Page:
Garcia Survival Knife Made in Brazil (see original price tag: $21.00)
The Garcia was a copy of the Hackman Survival Knife that was developed in response to a shortage of Randall 18 knives for the Vietnam War in the late 60’s early 70’s. The Hackman Survival Knife was designed by Ken Warner and Pete Dickey and produced in Finland. The Garcia came out after the Hackman stopped production and was shaped the same but it was a lighter knife with a 3/16th thick stainless steel blade instead of Hackman’s ¼” thick blade. It was made in Brazil and featured a survival kit in the sheath with a whistle, compass, sharpening stone and flint sparker. Like the Randall 18, the handle was hollow, watertight and had space to store additional survival items like fishing line, hooks and matches, although many Vietnam Vets used the space as well for needed pills. Blade is 6 3/4”, OAL 10 ¾” and weighs 12 oz for the knife and 1#2.5 OZ for the knife and sheath. This knife is NOS in original box with Garia Survival Manual, and Survival Kit. This knife has been stored in it's sheath and box for over 50 years. The blade has not been sharpened and any wear or spots are from storage. The box shows wear and the right side of the blade has a small rub perhaps from the sheath, it is not a scratch. You determine,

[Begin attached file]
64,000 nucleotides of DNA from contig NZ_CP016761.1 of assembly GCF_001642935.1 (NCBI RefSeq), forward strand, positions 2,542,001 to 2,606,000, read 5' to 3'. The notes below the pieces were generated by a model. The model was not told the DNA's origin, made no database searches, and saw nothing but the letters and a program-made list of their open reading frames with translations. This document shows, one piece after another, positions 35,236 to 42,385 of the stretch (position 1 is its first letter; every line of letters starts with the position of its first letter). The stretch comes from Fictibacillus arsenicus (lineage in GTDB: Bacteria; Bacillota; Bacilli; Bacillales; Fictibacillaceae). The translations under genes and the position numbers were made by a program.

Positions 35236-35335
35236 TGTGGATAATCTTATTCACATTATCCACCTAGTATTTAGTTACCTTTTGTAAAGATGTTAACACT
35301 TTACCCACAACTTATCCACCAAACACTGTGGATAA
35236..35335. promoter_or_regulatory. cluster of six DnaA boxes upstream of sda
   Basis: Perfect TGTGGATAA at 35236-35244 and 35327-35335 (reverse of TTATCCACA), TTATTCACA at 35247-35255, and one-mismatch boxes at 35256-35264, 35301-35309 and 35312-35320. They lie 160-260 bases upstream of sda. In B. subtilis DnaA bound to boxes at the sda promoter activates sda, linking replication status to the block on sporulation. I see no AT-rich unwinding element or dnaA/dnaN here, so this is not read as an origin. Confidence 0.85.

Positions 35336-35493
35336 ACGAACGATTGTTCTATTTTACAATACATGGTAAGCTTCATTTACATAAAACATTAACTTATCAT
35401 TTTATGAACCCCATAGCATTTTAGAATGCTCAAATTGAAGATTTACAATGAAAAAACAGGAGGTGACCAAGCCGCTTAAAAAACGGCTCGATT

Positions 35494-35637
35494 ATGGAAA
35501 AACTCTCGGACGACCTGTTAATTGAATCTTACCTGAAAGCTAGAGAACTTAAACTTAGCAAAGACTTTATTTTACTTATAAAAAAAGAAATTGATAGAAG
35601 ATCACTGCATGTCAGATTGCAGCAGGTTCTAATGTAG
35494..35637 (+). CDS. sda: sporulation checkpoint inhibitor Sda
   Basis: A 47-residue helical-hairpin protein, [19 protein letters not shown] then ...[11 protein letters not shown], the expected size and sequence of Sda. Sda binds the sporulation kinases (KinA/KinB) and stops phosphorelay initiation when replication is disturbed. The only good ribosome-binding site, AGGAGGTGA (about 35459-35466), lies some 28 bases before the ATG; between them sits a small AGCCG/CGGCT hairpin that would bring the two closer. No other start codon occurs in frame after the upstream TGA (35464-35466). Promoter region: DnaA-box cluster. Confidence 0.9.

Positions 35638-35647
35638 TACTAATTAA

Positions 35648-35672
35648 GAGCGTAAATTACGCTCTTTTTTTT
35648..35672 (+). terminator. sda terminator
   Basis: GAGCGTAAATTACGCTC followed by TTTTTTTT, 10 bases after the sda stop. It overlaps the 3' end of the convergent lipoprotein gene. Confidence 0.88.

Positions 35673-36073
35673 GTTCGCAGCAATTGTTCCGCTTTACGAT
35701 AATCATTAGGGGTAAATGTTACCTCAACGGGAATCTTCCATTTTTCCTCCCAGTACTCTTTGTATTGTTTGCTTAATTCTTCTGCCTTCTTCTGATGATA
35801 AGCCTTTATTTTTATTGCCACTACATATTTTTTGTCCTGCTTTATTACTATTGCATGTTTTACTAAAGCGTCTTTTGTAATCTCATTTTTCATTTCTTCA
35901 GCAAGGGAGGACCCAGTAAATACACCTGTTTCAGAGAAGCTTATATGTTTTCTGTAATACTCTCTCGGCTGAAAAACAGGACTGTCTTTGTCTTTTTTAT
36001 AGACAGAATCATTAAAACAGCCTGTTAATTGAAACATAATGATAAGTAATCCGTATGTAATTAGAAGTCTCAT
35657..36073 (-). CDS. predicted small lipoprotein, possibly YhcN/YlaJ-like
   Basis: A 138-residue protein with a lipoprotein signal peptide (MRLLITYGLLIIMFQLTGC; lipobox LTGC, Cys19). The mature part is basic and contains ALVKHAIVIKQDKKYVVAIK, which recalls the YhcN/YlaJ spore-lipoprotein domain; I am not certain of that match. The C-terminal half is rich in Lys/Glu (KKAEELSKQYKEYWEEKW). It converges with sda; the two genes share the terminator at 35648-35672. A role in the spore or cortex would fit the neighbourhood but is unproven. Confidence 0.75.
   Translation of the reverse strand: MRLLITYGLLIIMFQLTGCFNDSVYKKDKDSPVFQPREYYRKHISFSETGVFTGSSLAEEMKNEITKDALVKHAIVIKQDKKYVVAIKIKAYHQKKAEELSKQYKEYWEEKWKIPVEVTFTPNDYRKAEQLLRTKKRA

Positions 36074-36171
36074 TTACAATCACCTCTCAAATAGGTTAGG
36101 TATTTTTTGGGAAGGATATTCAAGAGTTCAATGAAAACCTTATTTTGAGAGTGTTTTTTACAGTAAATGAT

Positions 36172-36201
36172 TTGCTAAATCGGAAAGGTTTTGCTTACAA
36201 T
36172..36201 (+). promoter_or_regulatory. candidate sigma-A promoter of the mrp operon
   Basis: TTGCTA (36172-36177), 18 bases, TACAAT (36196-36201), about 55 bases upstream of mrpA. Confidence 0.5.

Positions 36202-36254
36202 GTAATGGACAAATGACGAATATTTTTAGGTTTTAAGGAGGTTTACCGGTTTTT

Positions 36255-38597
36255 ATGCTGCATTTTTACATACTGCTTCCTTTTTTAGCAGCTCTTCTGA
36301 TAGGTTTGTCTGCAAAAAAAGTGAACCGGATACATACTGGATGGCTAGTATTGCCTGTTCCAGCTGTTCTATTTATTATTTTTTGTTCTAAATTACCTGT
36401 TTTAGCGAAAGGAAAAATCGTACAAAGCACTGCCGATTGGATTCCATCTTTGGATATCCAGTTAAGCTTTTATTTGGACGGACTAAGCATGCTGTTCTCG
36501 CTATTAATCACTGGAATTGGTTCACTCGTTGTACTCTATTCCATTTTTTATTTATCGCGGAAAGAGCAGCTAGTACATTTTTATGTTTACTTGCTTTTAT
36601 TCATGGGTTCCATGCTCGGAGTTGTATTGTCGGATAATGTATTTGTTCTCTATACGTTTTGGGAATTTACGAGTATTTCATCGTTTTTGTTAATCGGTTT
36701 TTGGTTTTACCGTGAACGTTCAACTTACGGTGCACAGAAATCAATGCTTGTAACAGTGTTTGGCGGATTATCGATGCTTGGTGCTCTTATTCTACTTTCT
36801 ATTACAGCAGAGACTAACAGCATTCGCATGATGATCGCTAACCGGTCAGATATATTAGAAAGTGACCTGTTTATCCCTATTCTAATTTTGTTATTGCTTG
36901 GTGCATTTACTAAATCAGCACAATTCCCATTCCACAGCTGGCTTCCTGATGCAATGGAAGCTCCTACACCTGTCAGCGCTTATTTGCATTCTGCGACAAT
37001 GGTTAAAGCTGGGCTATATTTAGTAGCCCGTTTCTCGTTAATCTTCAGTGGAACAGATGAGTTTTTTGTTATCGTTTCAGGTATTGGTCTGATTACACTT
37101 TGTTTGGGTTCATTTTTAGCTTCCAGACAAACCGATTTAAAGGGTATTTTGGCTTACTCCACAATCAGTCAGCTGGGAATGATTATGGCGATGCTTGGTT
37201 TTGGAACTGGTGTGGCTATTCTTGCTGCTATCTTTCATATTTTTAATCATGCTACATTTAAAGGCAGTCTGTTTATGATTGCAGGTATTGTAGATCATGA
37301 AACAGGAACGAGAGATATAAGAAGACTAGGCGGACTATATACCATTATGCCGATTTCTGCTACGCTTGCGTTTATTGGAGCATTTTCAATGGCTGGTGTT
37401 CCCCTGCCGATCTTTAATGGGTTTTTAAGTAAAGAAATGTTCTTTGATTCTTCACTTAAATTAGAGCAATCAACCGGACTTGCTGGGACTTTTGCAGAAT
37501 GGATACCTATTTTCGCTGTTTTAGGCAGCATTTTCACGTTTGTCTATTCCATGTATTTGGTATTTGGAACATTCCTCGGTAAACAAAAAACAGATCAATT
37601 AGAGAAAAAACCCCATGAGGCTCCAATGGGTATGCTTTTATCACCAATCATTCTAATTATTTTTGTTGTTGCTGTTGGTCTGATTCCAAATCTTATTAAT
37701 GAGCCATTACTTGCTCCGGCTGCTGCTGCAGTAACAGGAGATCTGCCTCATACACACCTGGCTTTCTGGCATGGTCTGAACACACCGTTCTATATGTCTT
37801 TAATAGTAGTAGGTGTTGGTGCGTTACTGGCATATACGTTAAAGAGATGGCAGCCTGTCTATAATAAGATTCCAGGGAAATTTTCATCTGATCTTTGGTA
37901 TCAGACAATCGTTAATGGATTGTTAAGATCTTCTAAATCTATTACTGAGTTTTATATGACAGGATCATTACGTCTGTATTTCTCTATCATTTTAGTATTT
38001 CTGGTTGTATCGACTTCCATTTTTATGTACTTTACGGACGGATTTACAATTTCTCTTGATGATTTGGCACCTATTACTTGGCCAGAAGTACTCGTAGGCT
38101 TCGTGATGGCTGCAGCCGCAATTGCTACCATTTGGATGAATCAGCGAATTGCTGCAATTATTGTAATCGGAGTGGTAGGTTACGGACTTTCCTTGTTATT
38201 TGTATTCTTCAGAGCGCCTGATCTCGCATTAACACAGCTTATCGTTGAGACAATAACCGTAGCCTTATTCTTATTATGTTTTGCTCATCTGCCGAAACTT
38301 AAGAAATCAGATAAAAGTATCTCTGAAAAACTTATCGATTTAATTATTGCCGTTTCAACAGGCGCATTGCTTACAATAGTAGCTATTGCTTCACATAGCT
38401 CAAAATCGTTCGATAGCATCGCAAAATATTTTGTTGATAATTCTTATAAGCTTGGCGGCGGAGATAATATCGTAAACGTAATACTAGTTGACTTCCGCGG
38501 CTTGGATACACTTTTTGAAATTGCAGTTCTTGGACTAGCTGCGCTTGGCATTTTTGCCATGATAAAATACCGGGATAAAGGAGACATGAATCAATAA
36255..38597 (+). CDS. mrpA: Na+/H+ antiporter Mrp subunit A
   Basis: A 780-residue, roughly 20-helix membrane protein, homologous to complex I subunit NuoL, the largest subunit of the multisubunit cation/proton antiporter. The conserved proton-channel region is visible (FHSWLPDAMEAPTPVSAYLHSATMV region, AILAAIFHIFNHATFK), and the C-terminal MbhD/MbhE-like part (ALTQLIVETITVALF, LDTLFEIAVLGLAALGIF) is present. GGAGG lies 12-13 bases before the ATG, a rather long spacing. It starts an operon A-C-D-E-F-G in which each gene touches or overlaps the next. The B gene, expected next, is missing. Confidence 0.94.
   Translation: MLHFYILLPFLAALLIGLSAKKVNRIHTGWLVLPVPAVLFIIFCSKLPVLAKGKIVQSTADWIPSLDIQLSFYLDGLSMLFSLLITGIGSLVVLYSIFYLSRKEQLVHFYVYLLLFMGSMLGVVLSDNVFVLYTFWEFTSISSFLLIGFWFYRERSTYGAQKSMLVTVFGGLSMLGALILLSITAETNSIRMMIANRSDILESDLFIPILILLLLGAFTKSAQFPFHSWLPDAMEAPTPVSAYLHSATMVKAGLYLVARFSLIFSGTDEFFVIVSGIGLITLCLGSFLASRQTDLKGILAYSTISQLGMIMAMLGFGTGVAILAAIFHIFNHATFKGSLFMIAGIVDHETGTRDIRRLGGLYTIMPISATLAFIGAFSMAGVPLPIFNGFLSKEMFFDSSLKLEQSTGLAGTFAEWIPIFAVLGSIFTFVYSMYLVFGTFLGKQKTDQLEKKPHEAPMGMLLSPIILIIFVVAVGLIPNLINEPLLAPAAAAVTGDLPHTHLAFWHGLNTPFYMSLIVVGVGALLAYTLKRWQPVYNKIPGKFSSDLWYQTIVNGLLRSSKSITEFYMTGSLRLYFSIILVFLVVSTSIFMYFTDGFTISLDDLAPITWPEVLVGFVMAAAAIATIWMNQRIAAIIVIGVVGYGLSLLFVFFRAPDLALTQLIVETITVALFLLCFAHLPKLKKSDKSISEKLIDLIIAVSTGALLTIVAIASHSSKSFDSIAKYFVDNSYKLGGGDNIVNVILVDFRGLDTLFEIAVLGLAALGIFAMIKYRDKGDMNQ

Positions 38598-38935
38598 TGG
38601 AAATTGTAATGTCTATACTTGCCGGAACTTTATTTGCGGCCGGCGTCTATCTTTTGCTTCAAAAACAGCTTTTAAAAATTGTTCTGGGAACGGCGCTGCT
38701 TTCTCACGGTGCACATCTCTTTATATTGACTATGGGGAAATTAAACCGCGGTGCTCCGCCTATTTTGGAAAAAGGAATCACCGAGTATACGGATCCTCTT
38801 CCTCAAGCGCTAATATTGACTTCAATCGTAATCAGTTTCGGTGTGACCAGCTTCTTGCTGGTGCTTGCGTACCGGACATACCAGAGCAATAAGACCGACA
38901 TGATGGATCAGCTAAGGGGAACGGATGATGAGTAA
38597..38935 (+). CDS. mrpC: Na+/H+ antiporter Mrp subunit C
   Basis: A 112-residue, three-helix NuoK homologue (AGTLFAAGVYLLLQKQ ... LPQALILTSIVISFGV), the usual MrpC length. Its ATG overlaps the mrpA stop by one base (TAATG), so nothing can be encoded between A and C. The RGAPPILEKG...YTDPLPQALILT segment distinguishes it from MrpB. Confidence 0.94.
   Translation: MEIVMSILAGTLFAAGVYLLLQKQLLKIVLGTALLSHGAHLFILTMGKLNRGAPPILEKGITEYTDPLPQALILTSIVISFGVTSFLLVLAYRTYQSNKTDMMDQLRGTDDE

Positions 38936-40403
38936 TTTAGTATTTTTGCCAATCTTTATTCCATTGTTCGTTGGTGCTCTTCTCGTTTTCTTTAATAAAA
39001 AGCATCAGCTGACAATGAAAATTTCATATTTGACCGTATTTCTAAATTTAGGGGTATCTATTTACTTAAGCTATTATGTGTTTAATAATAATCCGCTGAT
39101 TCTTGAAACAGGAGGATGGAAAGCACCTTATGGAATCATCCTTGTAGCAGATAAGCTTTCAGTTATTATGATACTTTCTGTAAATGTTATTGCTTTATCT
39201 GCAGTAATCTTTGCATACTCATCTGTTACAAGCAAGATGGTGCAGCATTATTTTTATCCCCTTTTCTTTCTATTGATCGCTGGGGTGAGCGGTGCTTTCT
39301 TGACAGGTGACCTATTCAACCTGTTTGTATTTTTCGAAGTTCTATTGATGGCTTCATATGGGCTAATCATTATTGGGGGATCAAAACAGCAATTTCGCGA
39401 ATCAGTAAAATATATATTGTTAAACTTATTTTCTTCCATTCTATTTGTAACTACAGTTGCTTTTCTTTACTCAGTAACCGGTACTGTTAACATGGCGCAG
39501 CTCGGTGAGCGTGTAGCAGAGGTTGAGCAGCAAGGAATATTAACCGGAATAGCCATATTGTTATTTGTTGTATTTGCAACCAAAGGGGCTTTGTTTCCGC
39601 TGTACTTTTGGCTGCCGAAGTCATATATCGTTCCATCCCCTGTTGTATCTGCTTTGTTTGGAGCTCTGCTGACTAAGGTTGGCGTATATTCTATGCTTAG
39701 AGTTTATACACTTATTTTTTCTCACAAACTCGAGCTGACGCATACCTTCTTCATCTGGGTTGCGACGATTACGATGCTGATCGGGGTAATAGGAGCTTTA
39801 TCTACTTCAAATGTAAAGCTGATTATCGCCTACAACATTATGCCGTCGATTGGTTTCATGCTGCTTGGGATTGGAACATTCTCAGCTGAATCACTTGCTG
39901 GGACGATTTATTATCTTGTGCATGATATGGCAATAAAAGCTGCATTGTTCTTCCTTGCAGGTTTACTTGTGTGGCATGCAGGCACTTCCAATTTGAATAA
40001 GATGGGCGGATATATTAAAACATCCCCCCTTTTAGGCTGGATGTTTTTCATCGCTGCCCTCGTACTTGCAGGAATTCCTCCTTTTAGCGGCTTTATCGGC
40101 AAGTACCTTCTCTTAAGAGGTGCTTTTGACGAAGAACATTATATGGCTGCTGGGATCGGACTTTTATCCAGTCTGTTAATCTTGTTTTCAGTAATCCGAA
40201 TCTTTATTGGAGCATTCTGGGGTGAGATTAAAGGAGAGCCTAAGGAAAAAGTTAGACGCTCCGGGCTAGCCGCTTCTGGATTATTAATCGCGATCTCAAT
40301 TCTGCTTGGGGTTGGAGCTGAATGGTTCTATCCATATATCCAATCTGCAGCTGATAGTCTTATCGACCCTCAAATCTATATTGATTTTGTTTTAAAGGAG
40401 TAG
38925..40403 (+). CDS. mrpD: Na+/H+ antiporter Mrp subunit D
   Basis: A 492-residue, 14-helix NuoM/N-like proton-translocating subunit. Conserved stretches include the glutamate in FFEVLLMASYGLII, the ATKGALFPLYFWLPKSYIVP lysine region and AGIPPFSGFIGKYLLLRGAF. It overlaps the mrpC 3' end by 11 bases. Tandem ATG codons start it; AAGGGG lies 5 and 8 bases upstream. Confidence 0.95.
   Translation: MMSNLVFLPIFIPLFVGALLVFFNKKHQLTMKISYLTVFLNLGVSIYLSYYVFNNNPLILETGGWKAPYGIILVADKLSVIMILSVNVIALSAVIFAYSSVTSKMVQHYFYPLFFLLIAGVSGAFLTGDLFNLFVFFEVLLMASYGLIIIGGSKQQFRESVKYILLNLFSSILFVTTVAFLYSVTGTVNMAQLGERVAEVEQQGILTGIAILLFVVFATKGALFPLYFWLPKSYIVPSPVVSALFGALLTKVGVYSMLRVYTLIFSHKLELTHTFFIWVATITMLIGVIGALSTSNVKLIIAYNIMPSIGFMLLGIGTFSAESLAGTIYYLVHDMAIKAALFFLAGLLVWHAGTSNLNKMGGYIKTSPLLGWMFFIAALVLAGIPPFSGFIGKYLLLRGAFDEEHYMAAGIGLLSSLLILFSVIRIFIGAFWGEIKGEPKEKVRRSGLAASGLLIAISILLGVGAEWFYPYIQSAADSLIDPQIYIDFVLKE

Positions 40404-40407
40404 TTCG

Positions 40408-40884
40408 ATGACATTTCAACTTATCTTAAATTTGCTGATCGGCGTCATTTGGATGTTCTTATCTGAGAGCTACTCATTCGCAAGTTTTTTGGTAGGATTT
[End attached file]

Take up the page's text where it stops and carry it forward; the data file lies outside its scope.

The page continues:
Because this knife was manufactured in response to the Vietnam War, this knife’s sheath was adapted to fit the military system of attaching to the GI webbed belt. Printed on the back of the sheath is Brazil.
Many of you will recognize Garcia as the manufacturer of the unstoppable and reliable Garcia Mitchell fishing reels like the model 300 or 308.
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